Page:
After the many days of scrubbing, I felt we could use the cabinets without contracting some dread disease. So we added a counter top and new sink and bought a gorgeous new refrigerator. With the walls painted, the vinyl flooring and the new lighting fixtures, this was our kitchen for about 4 or 5 months. No oven, no stove, not many cabinets – we had my grandmother’s electric skillet, the microwave and our grill. Adventure in cooking! But we made it fine, just didn’t want grilled food for about 3 months once we installed our oven and stovetop.
Being a fortunate niece of a generous uncle, Bob and I got a call from my Uncle Jim, a contractor in Texas. He was redoing a kitchen and we could have all the cabinets he was taking out of the home. Eureka! Bob drove down that weekend and with a UHaul trailer, brought home our beautiful cabinets. They were lovely oak cabinets and
many different sizes. So we adjusted and figured and moved and changed until we were happy with the configuration. Now all we needed was something to cook on and in!
Then another fortuitous call this time from my Mom. She had bought us a double oven and stove top … at a garage sale! I know – great, huh! So one more trip to Texas that next weekend and we were ready to put together our kitchen.

There is more to this story – so until next time…….

Heard About the Partridge in the Pear Tree? How About Bald Eagles in the Oak?

Bob and I have a Christmas tradition that each year on the weekend before Christmas, we go to Eureka Springs. We have lunch at Sparkys, buy an ornament for the tree and window shop.
So today was our day and we drove the route that takes us a little east, then thru Berryville, AR to Eureka Springs.
Just north of Berryville, Bob spots an eagle flying. And then we saw this – an oak grove with eagles as thick as sparrows! We pulled over onto the shoulder and counted at least 2 dozen bald eagles.
And I apologize for these photos – and I know our friends that have such gorgeous wildlife blogs will have heart failure – but I did the best I could!
We were so thrilled to see these magnificent birds – and so many!

As you look at these pictures, almost any bright spot is an eagles head! In the second photo, under the cedar tree to the right, you can spot an eagle on the ground.

An exciting and thrilling sight in the course of our seasons!

The Last Really Good Shack 13

At the top of the steep stairs, there is a odd landing that connects the three rooms. Immediately at the top of the stairs is a small room created when the kitchen was added to the house. This room was used for storage until we added the bathroom.
The ceilings are low on this floor – maybe 7.5 feet – and the bedrooms on either side of the stairs have the pitched walls of the shape of the roof beginning about 4 ft from the floor. These are spacious rooms, don’t let me give you the impression otherwise. And there are narrow windows on the front and side walls. These windows are small and because they are low on the wall, we never added trim or curtains – it would have looked odd. I found honeycomb blinds that fit like a glove and they were never ornamented with anything else.
The floors are wood – pine planks – I’m sure original to these rooms. The north  room’s floors had at one time been painted a blue gray and the south room’s floors had been painted a dark brown. The paint was worn from the years of many feet! Bob rented a belt floor sander and took all the high spots out. What paint that remained was very attractive and gave these rooms their color schemes. We put 3 coats of poly – satin, not gloss – and the floors were perfection!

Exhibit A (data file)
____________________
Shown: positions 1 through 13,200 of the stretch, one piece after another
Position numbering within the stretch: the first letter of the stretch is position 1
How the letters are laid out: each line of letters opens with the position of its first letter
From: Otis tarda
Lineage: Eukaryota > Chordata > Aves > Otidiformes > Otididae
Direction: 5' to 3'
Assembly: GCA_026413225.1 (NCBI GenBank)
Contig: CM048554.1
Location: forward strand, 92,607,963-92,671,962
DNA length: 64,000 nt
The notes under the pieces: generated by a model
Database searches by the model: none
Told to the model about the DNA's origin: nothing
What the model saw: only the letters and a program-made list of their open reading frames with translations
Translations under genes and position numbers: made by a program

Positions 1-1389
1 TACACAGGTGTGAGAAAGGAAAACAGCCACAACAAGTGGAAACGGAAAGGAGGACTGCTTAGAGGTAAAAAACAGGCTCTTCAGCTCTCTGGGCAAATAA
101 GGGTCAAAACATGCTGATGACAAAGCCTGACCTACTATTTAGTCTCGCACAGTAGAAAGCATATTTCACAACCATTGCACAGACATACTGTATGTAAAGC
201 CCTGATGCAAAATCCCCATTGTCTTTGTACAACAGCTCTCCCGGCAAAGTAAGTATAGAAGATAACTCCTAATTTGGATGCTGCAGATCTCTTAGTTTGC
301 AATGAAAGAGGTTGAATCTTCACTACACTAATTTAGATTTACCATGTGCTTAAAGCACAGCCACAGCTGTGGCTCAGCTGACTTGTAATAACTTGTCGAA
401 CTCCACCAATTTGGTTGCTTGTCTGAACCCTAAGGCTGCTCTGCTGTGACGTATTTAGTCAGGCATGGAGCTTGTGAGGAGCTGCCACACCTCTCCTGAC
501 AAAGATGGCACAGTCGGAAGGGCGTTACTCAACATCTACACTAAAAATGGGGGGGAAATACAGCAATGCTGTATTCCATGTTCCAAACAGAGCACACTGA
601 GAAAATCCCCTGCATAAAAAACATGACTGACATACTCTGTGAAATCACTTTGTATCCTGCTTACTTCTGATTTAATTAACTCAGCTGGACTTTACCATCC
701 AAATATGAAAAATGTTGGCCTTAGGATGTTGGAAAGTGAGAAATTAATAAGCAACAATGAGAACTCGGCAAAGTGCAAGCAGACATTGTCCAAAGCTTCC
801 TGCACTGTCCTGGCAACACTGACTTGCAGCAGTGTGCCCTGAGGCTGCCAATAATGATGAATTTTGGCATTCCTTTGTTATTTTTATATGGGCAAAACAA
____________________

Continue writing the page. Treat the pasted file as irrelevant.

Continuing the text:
The north room became our spring and summer bedroom. We put a small air conditioner in the side window – an absolute necessity in the hot and humid Ozark summers! We painted all the walls in the house a creamy white, but I added pale gray blue accessories and bedding. It was such a fresh and inviting room.
The south room was the autumn and winter bedroom.  And until we bought another queen bed, I would actually move our bed back and forth twice a year!
This room with its dark floor and white walls was treated to a color scheme of forest green and golden brown. So warm and restful on those long winters nights. Since this room was above the living room, the heat from the wood stove would keep the floor warm and toasty.
We added family furniture and bits and pieces that we had collected over the years. The pictures and paintings on the walls added whimsy to the old house.
In these rooms, we heard the owl calls and the baying of hounds. We listened to the wind and the thunder roll down the ridge. The spring peepers told us of the return of spring and the cicadas would lull us to sleep in the summer.
These rooms held our dreams waking and sleeping.

To be continued……

The Last Really Good Shack 11

I have been thinking about the stairs lately. I loved those stairs – so steep but wide too. When you opened the front door, there was a small entry, large enough for the doors into the two downstairs rooms. The stairs were directly in front of you. They split the house in equal halves and terminated at what would become our upstairs bathroom.
When we began our monumental task of cleaning, I thought the treads were painted black. Ok, if you have been following this story, you know that the stairs weren’t painted. Nope – just grime – years and years of grime.
Well, I took my bucket and scrub brush to these old worn wooden treads and risers. Using gallons of Murphy’s Oil soap and lots of elbow grease, I would slowly, one by one, beginning at the bottom, scrub on the stairs. And after a while, they began to show their stuff.
The treads were beautiful, wide planks – probably white oak or hickory. They had been worn smooth with the footsteps of the generations in the house. I was surprised to find that the lower risers had been painted a very dark brown with a red paint underneath. It would peek out occasionally through the brown paint.
After the days of scrubbing, one by one, the stairway began to shine. We never needed to varnish or poly the steps. The old wood stayed a warm and beautiful color with the grain shining through.
These steps were our first places of rest on the long days of cleaning. They remained central to the life of the house – and I hope they will remain as long as the old shack stands.

Until next time…..